Jan 19-20, 2016
9:00 am - 4:30 pm
Instructors: John Moreau, Zhuo Fu
Helpers: Mathew Seymour
Data Carpentry: develops and teaches workshops on the fundamental data skills needed to conduct research. Our mission is to provide researchers high-quality, domain-specific training covering the full lifecycle of data-driven research. Data Carpentry is a sibling organization of Software Carpentry. Where Software Carpentry teaches best practices in software development, our focus is on the introductory computational skills needed for data management and analysis in all domains of research. Our lessons are domain specific, from life and physical sciences to social science and build on the existing knowledge of learners to enable them to quickly apply skills learned to their own research. For more information on what we teach and why, please see our paper "Best Practices for Scientific Computing".
Who: The course is aimed at scientists (Ph. D.), IT specialists and technicians (BS/MS level). Attendees are learners who have little to no prior computational experience. We create a friendly environment for learning to empower researchers and enable data driven discovery.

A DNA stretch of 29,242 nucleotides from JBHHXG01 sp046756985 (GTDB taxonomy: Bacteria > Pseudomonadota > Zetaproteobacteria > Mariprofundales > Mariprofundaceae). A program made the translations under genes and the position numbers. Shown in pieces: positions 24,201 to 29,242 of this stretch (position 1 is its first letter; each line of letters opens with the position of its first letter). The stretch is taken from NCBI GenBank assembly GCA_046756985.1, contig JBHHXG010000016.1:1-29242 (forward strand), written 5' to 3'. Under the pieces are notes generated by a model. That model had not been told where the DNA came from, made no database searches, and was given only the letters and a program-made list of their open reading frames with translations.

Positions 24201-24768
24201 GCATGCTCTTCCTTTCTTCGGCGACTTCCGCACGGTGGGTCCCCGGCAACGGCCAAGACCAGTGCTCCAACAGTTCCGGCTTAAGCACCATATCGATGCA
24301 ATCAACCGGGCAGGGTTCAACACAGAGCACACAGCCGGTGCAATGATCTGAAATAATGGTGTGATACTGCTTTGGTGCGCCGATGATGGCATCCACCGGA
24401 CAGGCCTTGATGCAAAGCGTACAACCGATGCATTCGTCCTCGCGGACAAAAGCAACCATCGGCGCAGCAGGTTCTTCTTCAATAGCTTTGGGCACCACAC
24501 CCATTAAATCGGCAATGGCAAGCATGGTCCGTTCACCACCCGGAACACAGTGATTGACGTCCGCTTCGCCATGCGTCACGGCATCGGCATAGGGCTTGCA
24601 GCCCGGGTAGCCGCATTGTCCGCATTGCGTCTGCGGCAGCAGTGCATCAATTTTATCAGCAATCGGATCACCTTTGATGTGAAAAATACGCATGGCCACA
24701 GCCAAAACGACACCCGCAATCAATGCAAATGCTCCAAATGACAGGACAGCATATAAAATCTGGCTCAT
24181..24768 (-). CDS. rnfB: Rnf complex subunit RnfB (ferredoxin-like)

Contact: Please mail firstname.lastname@example.org for more information.
|09:00||Data organization in spreadsheets and Open refine|
|09:00||Data analysis and visualization in R|
|13:00||Data management with SQL|
To participate in a Data Carpentry workshop, you will need access to the software described below. In addition, you will need an up-to-date web browser.
We maintain a list of common issues that occur during installation as a reference for instructors that may be useful on the Configuration Problems and Solutions wiki page.
SQL is a specialized programming language used with databases. We use a simple database manager called SQLite in our lessons.
The Software Carpentry Windows Installer installs SQLite for Windows. If you used the installer to configure nano, you don't need to run it again.
SQLite comes pre-installed on Mac OS X.
SQLite comes pre-installed on Linux.